The Anthropology Division
The massive studies and researches in Philippine Anthropology had earned fame and public respect for Jesus Peralta, Eric S. Casino, Alfredo Evangelista, Leonardo Concepcion, and Avelino M. Legaspi.
An all-time ethnographic masterpiece, the Tau't Batu Ethnography, was initiated by President Marcos in May 1978. It featured the photographic documentation of the Tau't Batu people in Singnapan, Ransang, Quezon, Palawan, and their related subsistence activities. A reservation of 14,000 hectares was established in this area for the project.
While the Division was preocuppied with anthropological researches, exhibits and technical assistance in museology and museography in addition to the production of technical papers and other publications, a catastrophe in the last quarter of 1995 halted these efforts. Super typhoon "Rosing" destroyed a portion of the roof of the National Museum Building, leaving the Ethnology Section flooded. Heavily damaged were numerous ethnographic specimens, research manuscripts, photographic documents and other records.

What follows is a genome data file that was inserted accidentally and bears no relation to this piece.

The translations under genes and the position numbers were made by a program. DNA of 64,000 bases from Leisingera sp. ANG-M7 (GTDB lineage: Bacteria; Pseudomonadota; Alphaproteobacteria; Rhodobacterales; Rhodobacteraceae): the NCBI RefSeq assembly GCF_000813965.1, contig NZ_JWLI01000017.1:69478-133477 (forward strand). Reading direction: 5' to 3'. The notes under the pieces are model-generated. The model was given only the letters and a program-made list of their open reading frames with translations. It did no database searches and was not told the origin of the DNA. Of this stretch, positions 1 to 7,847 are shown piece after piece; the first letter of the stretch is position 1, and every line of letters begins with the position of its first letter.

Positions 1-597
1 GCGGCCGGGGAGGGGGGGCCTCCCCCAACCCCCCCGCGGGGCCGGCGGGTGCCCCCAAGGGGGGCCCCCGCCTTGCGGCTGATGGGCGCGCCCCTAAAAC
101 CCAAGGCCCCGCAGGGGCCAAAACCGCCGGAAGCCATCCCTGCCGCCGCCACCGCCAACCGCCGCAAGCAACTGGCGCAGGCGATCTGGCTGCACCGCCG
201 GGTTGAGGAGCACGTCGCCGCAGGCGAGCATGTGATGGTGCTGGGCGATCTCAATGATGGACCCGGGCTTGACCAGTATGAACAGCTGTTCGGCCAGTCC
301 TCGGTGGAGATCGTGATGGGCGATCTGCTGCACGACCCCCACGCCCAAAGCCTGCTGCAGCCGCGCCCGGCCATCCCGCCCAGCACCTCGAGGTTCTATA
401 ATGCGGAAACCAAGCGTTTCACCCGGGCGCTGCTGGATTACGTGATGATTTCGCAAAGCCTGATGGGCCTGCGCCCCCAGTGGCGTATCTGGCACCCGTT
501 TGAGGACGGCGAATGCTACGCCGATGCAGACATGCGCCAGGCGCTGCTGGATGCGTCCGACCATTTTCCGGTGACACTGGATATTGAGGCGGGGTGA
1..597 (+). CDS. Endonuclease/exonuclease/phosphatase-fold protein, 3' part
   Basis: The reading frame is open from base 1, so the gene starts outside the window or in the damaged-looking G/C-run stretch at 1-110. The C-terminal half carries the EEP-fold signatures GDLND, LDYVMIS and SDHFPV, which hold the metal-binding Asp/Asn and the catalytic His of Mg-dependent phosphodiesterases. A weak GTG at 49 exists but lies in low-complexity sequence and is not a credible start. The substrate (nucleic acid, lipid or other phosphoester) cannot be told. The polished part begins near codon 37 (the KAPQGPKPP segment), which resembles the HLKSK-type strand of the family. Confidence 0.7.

Towards the end of 1990s, the Division undertook projects concerning ethnic mapping: Revalidation and Publication of Ethnographic Catalogues; the Whale-Shark Hunting Culture among the Pamilacan Islanders in Bohol; the Systematic Documentation, Inventory, and Mapping of the Benguet Mummies in Kabayan, Benguet.
The return of Apo Annu to Buguias, Benguet in May of 1999 where it was finally laid to rest in a rock shelter in Nabalicong was another monumental event for the Division. Several rituals were performed to honor Apo Annu's return.
During the last quarter of the year 2000, Philippine ethnographic specimens from the ethnographic specimens from the ethnographic collections of General Bandholtz and Mr. and Mrs. Cook from Chicago, USA were turned over and shipped to the National Museum. These were documented and later temporarily exhibited at the 2nd Floor of the National Museum entitled "Crafts and Weapon: A Homecoming from St. Louis Exposition 1904." An additional 52-piece collection of assorted ethnographic materials averaging from 80 to 100 years old were later donated by the Charleston Museum of South Carolina as arranged by then Ambassador Ernesto Maceda through the Philippine Embassy in Washington, D.C.
The Anthropology Division remains a strong bastion of Philippine cultural and ethnographic studies.